EW: What money would be used to enforce immigration? The state may use agencies moneys, but I’m curious about that because of the big budget gap the state is working with right now. So how would that work?

MN: The operative word there is may. State and municipalities have discretion; they don’t have to do that. If I’m driving 66 miles an hour on I-5 the state doesn’t have an obligation to have to arrest me or have to ticket me. So it says they may use it and it would just be part of the normal law enforcement budget. So right now, if I’m a police officer and I’m walking down the street, and I see you walking down the street and I know for a fact that I deported you two years ago and you’re the same guy, right now under Oregon law, I can’t do anything. So we’re keeping police officers from doing their jobs. We’re talking about turning over people who’ve been arrested for other crimes to ICE and these kinds of things. These aren’t costly law enforcement efforts these are just part of the background hum of law enforcement that would be funding this so it’s not a lot of extra money.

 

EW: Is there anything else you’d like to add about sponsoring this bill?

MN: If you want to talk about money, this bill will — I think — more than pay for itself. Like I said by some estimates, we pay 1.2 billion dollars a year in what the costs are for illegal immigration in Oregon. What we pay out of the welfare system, what we pay in the education system, what we pay in the healthcare system and then the criminal justice system. So if we could just get that down a little bit that would save the state a bunch of money. That would almost solve most of our budget shortfall that we have right now.

 

EW: And do you have those numbers listed anywhere about how much money it would save? Is that in a budget somewhere?

MN: I’m quoting Oregonians for immigration Reform, and I don’t know. It’s just a number that we get tossed around. I’m sure it’s well researched.

 

EW: Could you send me a copy of the report or budget?

MN: You mean a copy of where I’m getting the numbers from that 1.2 billion dollars?

EW: Yes.

MN: Yeah, I can do that.

 

March 15, 2017 05:27 PM

The city of Eugene announced in a press release today (see below) that City Councilor George Poling has resigned from his Ward 4 seat and suggested former Ward 6 City Councilor Jennifer Solomon be appointed in his place.

City Councilor George Poling Announces His Resignation After More Than 14 Years of Service

At today’s City Council meeting, Councilor George Poling, Ward 4, announced his resignation effective April 10, 2017. Councilor Poling was elected four times to four-year terms. He took office in 2003 was in his fifteenth year of service. Prior to being a City Councilor, Poling was a law enforcement officer for approximately 30 years.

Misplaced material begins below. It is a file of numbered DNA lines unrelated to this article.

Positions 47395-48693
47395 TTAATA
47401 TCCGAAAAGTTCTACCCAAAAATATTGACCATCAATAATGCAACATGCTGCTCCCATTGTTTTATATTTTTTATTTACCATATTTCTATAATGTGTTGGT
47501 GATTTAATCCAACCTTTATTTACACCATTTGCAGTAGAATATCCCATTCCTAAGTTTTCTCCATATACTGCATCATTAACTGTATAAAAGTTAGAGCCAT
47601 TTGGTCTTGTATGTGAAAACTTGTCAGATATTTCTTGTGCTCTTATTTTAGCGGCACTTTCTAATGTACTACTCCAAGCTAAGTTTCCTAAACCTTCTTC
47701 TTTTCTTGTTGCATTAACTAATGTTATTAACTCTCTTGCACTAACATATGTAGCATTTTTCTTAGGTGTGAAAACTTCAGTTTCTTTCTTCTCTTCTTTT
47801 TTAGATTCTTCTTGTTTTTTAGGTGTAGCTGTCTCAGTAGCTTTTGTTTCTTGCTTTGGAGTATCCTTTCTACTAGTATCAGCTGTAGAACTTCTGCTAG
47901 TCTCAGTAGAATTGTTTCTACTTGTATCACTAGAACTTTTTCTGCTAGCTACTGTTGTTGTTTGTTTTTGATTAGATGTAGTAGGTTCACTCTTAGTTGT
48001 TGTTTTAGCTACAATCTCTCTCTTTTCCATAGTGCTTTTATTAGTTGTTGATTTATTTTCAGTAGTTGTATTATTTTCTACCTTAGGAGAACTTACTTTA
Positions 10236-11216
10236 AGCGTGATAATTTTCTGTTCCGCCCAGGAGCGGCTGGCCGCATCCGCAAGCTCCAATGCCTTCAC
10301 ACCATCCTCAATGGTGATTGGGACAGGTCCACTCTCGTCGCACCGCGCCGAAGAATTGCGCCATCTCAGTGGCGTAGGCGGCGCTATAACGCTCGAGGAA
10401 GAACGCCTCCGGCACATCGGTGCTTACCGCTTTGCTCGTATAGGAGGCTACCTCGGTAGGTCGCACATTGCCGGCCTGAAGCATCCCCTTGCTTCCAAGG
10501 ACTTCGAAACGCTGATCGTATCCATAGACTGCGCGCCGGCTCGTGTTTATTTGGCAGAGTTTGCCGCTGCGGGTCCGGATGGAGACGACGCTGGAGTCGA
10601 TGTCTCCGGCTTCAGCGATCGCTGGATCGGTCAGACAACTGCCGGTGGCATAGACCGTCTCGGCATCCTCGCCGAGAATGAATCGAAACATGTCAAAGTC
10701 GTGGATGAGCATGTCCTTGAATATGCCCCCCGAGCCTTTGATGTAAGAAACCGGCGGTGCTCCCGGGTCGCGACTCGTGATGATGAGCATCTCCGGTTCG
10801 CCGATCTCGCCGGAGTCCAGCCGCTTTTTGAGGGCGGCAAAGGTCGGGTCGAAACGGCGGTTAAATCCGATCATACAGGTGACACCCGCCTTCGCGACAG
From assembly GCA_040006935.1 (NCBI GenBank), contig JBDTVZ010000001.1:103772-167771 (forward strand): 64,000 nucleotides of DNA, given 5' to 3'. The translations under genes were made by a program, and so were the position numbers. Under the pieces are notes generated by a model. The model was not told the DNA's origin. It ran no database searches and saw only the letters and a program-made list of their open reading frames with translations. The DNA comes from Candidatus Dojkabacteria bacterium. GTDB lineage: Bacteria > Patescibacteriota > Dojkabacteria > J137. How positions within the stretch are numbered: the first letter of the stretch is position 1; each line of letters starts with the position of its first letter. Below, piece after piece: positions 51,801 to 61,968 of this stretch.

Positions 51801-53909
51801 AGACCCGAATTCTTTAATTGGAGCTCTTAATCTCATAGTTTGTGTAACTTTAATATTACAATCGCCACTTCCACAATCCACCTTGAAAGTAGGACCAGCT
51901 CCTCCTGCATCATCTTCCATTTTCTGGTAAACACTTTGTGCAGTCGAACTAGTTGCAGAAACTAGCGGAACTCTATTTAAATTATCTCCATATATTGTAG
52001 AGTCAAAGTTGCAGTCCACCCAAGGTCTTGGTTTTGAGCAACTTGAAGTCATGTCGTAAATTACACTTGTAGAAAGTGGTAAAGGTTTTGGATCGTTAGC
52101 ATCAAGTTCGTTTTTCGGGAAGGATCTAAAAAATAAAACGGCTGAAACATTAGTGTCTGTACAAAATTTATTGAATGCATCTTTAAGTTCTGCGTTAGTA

Councilor Poling made the announcement at the beginning of today’s meeting, stating that “after 45 years of public service, it’s time to fully enjoy my retirement. At my age now, I want to take advantage of that while I still have reasonably good health.”

Poling said it has been a pleasure working with his “fellow councilors, past and present, and Eugene’s dedicated and professional staff. I’m very proud of the staff we have.” He continued, “To my constituents of Ward 4, I want to express my thanks and sincere appreciation for the privilege you have afforded me to represent you for these many years. You are the best.” He also thanked his wife, Glenda, and family for their support.

Other City Councilors at the meeting as well as Mayor Vinis each offered their appreciation and admiration for Poling’s contributions to the council and his example. Several noted that when they began, they looked to Councilor Poling as a model of how to behave as a member of the City Council. Councilor Mike Clark said, “I hope that the people of our community truly understand the amount that you’ve given over many more than 15 years to serve our community and to serve the public. What an honor it’s been to serve with you and we’re going to miss you at this table, but you’ve earned the opportunity to rest a bit.”

Poling’s term runs until January of 2019. The City Charter states that within 90 days of the resignation, Council will appoint someone to fill the remainder of the term. The process for filling a vacancy on the City Council may include publicizing the opportunity, taking applications, conducting interviews and then making an appointment.

As has been done when there were previous vacancies, Councilor Poling made a recommendation regarding someone he thinks would be good to fill the position. Poling recommended former City Councilor Jennifer Solomon, who served two terms as councilor for Ward 6 from 2003 – 2011.

March 13, 2017 03:38 PM

Irony noted please: Downtown Eugene, Inc., of the DWN TWN EUG promotion fame, has a list of downtown businesses it's promoting on its website, including Voodoo Doughnut. Voodoo features a "Happy National Dog Day" doughnut against its customary hot pink background.